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Dispute resolution is often a multi-step process that can start with negotiation, move on to mediation, and, if necessary, end in arbitration or litigation. This progression allows parties to start off, quite naturally, with less-expensive, less-formal procedures before making bigger commitments of money and time. Still, there may be situations in which parties consider if it would be better to sue first, and then aim for a settlement, rather than starting with a more collegial process.

This article highlights three simple questions, the answers to which will be instructive to guide your decision on the most appropriate dispute resolution process to choose.

 “What are my goals?”

Begin by prioritizing your goals. Simply knowing what you want to get out of the process can help you decide where to start.

For example:

Mary wants to hash out a custody agreement with her husband as quickly and inexpensively as possible. Because she wants to make sure they both abide by the agreement, she wants them to decide the final outcome together.

It seems clear that, given Carla’s goals, mediation is the best choice for her dispute. Mediation is typically faster and cheaper than arbitration or litigation, and mediation also gives parties the greatest degree of control over the final outcome.

By contrast, Jack, who feels he is the victim of age discrimination by his former employer, has the primary goal of winning a large financial settlement. Thus, for him, it may be wise to start with arbitration. If he also wants to set a legal precedent that could benefit others in his situation, he might turn to litigation instead.

In both instances, parties would do well to listen closely to their Attorney’s assessment of their odds of winning the case and a large settlement.


“Which process will capitalize on the best features of the dispute?”

Every dispute has features that can help the parties reach a beneficial outcome. Identifying these features will enable the parties choose a process that will best trigger the strengths of the case?

Here are dispute features that lend well to mediation:

  1. A good relationship between parties and their Attorneys;
  2. Opportunities for creative problem solving;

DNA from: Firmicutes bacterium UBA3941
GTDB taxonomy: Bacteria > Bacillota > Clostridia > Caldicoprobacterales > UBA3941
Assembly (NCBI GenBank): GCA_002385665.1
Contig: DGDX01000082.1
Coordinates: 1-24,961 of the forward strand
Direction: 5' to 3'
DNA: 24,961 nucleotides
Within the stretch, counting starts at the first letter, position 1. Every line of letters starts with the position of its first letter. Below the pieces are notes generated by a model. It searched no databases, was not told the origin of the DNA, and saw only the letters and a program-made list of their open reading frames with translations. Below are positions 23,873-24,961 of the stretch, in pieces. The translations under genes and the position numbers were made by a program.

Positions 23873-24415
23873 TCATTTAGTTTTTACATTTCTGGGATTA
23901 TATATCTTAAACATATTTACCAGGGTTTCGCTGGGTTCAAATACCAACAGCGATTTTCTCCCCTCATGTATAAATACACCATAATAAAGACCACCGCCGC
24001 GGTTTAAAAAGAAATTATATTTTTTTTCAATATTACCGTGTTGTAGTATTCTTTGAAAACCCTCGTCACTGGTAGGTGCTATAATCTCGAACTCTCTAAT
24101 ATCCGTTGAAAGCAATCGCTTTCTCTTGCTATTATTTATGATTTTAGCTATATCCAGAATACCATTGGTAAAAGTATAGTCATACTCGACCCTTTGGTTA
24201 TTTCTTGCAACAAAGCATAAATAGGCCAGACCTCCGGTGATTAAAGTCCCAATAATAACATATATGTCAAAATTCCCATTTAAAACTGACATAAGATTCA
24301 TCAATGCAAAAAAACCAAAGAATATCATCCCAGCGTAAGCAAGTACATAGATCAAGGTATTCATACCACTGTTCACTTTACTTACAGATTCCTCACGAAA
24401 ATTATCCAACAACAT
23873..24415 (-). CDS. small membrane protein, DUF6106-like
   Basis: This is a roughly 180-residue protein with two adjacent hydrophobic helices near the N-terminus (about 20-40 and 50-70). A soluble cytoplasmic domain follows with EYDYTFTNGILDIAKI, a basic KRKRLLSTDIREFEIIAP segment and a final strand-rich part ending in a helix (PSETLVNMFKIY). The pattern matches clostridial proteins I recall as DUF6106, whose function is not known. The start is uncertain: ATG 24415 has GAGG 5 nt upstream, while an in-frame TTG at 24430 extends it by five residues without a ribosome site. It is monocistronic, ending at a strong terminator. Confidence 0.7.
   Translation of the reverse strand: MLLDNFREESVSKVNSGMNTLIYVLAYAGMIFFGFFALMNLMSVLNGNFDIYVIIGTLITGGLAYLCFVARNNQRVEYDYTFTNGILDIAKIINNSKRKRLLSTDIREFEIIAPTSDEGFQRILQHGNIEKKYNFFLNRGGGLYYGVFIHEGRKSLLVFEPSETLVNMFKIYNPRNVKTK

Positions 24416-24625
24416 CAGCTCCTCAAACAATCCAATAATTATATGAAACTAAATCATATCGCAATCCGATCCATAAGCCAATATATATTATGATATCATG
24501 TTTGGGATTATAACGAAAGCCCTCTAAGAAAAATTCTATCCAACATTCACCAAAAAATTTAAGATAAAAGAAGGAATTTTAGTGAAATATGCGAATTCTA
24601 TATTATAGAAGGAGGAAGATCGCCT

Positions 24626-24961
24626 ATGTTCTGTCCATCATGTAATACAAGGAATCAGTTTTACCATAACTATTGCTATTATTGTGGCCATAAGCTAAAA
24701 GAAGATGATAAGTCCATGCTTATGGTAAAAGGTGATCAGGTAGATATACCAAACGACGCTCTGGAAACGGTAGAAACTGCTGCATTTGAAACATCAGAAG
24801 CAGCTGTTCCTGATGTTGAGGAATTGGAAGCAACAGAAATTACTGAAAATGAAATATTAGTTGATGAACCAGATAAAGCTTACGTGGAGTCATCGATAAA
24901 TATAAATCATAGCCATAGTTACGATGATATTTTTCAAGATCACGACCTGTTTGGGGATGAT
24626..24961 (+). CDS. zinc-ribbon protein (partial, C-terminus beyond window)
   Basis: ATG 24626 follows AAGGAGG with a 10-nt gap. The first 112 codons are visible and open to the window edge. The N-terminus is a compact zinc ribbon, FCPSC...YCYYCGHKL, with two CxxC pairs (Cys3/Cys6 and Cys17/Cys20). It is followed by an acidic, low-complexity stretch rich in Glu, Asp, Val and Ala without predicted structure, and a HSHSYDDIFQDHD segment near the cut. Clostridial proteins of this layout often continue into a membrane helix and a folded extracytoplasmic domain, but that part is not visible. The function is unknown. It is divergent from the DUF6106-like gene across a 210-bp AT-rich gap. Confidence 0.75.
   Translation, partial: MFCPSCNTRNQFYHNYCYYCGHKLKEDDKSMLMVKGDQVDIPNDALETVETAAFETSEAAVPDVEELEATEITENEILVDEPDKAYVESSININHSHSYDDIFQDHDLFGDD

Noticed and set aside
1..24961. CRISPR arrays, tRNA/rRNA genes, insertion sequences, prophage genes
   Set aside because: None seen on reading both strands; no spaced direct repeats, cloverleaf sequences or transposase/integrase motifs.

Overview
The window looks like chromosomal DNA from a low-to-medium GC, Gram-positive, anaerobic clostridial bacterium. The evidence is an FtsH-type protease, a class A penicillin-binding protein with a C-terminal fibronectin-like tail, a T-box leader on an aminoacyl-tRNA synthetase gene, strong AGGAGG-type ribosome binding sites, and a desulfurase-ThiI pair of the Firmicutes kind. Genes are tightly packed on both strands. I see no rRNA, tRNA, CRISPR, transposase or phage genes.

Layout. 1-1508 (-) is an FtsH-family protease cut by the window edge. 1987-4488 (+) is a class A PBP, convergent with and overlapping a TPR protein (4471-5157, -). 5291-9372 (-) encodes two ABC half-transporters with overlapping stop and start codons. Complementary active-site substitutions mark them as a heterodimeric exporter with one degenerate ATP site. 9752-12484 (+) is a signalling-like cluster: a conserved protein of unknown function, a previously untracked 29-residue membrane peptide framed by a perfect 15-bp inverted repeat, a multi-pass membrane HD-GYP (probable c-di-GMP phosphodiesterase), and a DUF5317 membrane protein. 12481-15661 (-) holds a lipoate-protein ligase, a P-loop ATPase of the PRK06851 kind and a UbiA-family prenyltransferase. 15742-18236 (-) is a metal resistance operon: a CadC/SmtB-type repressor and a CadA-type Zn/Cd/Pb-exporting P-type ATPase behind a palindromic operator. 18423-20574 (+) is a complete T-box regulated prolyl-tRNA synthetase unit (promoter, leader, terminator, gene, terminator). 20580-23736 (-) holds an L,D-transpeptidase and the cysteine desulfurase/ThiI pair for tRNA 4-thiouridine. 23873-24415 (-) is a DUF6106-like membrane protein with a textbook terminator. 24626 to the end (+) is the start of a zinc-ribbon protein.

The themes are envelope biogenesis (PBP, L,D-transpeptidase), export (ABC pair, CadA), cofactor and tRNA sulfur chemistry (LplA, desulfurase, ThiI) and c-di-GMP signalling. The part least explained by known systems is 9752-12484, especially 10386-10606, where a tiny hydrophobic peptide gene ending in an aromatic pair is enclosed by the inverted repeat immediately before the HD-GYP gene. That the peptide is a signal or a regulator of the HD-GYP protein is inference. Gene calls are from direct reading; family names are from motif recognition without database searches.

3. The willingness of one or both sides to apologize for any mistakes or wrongdoing;
  4. Eagerness to settle quickly; and
  5. Multiple issues that might lead to tradeoffs.

If your dispute has one or more of these characteristics, mediation may be the best choice for you.

By contrast, if formal protections, such as enforcement of key decisions are required to adequately secure the parties’ interest, and then arbitration or litigation might be a more suitable option.

“Which process will best overcome barriers to resolution?”

As you try to answer this final question, keep in mind that both sides to a dispute often prefer a settlement to an Arbitrator, Judge, or Jury’s binding, win-lose decision. Thus, it helps to focus on the ability of different dispute resolution methods to overcome barriers to settlement.

In particular, when parties are having trouble communicating and have a strong desire to air their feelings, mediation is often the best choice.

When more than two parties, such as grandparents or other relatives are involved in a custody dispute, mediation might also be optimal, as it allows multiple parties to get involved.

However, when parties have different opinions regarding the law affecting their case, the expertise of a Judge or Arbitrator may ultimately be needed.

In summary, the low-risk and relatively low-cost nature of mediation makes it the “go-to” dispute-resolution process. Mediation allows negotiators to work together toward maximizing their outcomes under the guidance of an expert, rather than handing over their dilemma to someone else to resolve on their behalf with no recourse to them. Mediation can also be a beneficial choice when negotiators need to work with each other in the future.

Notwithstanding the foregoing, there is no doubt that determining the best approach to dispute resolution may prove a daunting task. The key is when in doubt, mediate.

If a dispute is not resolved despite mediation, the parties still have the options of litigation or arbitration, but will explore these with a better understanding of their case and the issues at stake.

Do you find these questions helpful in determining your dispute resolution process?


Read more in The Handbook of Dispute Resolution (Jossey-Bass, 2005), Frank E. A. Sander and Lukasz Rozdeiczer

Excerpt from Program on Negotiation, Harvard Law School


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